The result is something entirely unique. The Chant carves out its niche by promising a more open area to explore and a cast of characters to interact with. It’s an interesting premise, for sure, but the premise falls short of what it promises. For one, while the game insists that it’s an open world, the story progresses rather linearly, and many of the areas you’ll explore will have nothing to do in them until the story says so. The open world feels like an obligation to fulfill a marketing bullet point rather than a true gameplay feature, but that doesn’t mean The Chant falls short in other areas.
Thankfully, The Chant has a full combat system and a nice variety of enemies to fight off as Jess finds her way around the island. A mix of supernatural beings from The Gloom and possessed cultists, each of the enemies Jess encounters has distinct weaknesses you’ll want to exploit to play properly. Weapons include what you’d expect in a game based around new-age spirituality – sage, salt, crystals, and fire. But Jess also has “prism” abilities that allow her to manipulate time to better control crowds, while later abilities allow Jess to deal heavy damage.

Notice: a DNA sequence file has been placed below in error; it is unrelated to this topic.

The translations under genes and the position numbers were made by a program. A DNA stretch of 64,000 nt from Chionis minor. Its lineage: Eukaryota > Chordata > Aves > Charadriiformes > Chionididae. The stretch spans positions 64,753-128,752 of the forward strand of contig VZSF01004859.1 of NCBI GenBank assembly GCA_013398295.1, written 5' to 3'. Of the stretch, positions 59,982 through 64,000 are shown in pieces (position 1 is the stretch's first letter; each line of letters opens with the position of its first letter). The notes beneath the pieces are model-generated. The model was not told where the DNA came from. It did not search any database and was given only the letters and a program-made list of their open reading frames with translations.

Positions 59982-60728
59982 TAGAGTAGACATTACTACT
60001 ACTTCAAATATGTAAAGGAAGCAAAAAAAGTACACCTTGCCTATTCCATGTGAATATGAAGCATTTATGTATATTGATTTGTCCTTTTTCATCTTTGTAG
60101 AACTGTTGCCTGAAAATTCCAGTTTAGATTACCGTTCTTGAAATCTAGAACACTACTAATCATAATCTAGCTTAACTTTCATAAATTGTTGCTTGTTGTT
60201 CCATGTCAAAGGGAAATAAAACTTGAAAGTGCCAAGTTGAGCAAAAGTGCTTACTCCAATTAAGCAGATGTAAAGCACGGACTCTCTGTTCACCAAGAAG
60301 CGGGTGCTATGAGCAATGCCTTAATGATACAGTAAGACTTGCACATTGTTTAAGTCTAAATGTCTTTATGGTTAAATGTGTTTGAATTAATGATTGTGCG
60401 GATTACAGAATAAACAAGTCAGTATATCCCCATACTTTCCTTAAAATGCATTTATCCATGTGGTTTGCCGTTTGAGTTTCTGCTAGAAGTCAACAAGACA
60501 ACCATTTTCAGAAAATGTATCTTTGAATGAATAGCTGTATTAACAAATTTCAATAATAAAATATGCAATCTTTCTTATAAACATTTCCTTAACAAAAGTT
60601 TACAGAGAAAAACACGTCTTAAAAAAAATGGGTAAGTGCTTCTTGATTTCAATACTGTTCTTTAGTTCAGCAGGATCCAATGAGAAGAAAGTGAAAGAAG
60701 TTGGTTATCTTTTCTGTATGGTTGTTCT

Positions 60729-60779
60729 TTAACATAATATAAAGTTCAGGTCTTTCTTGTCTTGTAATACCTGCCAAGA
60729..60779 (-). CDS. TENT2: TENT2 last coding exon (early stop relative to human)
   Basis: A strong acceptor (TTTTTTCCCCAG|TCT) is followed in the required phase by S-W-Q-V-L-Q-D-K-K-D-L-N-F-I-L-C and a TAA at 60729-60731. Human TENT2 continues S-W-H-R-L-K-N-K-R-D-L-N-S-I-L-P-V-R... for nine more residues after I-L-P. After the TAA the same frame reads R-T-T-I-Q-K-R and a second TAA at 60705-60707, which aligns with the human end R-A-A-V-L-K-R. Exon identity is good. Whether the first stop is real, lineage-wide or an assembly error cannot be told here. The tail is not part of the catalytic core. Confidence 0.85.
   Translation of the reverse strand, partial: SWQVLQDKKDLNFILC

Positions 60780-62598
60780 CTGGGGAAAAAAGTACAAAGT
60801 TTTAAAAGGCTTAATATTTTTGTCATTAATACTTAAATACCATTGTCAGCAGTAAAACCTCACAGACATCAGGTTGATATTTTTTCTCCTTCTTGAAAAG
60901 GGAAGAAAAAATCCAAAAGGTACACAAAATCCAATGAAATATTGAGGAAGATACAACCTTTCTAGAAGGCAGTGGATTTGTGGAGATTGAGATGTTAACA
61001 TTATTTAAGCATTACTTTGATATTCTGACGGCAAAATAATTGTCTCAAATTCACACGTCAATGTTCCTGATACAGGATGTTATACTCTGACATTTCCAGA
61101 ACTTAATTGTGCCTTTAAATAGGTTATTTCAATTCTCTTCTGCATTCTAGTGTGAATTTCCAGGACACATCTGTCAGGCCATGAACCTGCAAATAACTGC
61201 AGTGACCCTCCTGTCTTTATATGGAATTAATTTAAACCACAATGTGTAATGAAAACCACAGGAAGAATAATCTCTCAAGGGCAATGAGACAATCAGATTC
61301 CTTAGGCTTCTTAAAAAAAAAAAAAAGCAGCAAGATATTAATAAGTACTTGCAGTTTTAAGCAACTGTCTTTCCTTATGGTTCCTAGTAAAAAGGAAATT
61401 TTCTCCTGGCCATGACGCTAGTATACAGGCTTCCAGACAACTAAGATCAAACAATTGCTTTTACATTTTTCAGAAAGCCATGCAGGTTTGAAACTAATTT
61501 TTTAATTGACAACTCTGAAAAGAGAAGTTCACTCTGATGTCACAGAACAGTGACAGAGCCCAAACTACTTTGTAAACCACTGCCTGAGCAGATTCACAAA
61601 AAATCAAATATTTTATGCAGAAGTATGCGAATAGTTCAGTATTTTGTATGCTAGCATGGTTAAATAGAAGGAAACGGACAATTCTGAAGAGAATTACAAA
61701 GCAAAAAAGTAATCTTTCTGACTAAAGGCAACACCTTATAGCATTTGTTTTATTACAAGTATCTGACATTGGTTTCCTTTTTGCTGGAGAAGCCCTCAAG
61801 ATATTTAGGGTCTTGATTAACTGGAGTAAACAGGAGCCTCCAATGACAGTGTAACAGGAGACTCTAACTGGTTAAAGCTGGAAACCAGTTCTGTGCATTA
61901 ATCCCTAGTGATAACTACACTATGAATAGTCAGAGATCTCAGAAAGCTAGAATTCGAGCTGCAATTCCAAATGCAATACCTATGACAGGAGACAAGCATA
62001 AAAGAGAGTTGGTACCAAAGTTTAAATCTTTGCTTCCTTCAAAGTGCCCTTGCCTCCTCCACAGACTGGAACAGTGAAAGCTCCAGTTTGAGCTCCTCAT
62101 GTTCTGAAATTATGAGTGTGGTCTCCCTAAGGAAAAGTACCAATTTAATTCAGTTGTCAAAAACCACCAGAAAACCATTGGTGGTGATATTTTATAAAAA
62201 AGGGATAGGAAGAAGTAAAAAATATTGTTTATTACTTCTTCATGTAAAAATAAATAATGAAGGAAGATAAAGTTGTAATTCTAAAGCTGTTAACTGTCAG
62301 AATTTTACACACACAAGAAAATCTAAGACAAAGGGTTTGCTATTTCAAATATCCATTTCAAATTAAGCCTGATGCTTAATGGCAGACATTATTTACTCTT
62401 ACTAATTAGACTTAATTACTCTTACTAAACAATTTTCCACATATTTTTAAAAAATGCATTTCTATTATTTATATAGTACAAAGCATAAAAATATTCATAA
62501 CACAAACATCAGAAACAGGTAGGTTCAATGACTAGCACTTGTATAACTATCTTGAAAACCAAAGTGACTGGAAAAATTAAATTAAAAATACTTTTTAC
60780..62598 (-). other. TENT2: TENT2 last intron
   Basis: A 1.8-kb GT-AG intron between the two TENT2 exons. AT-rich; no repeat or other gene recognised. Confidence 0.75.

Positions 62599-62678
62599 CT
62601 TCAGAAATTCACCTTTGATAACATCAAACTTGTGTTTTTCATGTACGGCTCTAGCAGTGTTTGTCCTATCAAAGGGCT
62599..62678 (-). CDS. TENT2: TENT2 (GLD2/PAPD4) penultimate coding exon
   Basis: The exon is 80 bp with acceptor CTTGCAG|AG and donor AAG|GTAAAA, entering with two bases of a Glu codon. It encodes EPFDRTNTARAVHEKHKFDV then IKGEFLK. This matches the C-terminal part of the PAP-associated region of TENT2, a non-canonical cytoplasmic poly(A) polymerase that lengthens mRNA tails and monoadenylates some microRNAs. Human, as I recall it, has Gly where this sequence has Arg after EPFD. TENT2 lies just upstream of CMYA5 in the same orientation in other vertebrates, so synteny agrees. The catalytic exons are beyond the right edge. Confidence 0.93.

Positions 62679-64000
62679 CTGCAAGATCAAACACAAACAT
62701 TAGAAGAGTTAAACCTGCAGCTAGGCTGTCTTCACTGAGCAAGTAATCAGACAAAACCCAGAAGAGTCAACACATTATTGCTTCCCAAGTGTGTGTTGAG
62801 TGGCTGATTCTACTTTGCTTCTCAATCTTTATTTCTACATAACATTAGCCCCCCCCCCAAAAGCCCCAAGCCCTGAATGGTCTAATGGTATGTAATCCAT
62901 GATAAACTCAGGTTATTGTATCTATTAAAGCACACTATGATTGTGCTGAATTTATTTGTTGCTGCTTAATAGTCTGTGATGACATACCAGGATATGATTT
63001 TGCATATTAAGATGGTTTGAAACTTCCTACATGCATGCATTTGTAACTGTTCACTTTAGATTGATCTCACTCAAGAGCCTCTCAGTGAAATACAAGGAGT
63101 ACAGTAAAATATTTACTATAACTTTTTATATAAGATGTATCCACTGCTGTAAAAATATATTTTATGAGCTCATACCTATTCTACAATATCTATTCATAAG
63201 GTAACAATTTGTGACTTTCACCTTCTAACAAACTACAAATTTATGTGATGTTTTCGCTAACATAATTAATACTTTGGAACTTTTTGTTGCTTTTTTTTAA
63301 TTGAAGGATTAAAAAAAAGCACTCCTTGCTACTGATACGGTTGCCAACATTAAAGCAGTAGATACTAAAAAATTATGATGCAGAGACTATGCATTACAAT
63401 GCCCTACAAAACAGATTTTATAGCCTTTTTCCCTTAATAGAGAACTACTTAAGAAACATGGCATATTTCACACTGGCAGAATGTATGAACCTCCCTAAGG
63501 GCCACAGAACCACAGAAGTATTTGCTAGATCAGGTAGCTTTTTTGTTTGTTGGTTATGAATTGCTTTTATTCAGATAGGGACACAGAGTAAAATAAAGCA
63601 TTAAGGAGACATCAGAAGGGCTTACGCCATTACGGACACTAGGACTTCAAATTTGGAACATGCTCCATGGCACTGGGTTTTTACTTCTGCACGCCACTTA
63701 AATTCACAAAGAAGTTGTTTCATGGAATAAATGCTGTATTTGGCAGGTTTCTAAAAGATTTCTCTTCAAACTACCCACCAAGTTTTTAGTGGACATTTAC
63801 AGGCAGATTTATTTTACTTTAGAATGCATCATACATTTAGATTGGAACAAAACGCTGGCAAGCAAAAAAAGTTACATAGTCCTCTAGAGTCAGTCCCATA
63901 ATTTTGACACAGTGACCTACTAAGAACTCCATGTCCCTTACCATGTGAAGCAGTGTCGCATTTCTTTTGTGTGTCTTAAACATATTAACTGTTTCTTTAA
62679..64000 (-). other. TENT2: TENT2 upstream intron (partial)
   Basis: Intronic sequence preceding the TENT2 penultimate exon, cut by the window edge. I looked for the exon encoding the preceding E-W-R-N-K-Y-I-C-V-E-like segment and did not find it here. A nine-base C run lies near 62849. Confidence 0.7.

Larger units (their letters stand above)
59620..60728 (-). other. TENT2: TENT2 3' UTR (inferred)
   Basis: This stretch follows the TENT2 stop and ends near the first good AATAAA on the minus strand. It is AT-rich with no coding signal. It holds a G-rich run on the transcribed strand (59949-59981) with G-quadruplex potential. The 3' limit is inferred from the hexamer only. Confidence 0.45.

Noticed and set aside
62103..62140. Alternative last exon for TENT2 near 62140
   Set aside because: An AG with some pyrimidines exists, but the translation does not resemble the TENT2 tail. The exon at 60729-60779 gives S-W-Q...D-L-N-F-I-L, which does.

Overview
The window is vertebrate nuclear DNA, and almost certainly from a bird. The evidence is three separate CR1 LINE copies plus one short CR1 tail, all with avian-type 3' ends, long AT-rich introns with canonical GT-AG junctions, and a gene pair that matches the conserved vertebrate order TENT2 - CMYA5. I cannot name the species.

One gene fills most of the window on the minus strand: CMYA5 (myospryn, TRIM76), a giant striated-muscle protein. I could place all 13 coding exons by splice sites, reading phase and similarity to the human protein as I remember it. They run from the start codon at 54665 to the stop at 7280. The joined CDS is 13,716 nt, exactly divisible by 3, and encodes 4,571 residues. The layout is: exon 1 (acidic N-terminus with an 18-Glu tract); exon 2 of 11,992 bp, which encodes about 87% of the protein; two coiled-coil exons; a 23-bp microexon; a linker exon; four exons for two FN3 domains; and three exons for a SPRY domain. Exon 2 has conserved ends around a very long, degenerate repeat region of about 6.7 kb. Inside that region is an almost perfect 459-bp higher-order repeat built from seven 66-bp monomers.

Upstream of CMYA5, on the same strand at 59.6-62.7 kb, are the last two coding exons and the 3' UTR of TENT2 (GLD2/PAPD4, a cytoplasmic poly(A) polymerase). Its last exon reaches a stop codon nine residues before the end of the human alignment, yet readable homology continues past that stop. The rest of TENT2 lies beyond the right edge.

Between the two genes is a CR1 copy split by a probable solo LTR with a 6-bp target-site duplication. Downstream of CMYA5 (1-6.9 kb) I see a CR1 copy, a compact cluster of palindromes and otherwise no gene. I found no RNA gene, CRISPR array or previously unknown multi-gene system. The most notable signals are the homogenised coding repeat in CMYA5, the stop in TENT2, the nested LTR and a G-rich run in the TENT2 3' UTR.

The crux of The Chant is built upon balancing three key stats – spirit, mind, and body. Each of these can be drained by doing certain things in the game. Body is physical health, which is pretty straightforward. Spirit is like mana, powering Jess’ more powerful prism abilities. Mind is similar to Sanity and can be reduced when Jess is stuck in the dark or experiences random attacks to her mind. Let any of them drop, and Jess can be subject to a panic attack until she finds safety. It doesn’t sound very pleasant, but it never gets to the point where it gets in the way of the game. You can sacrifice spirit by meditating to improve your mind, which almost always makes things manageable without being annoying.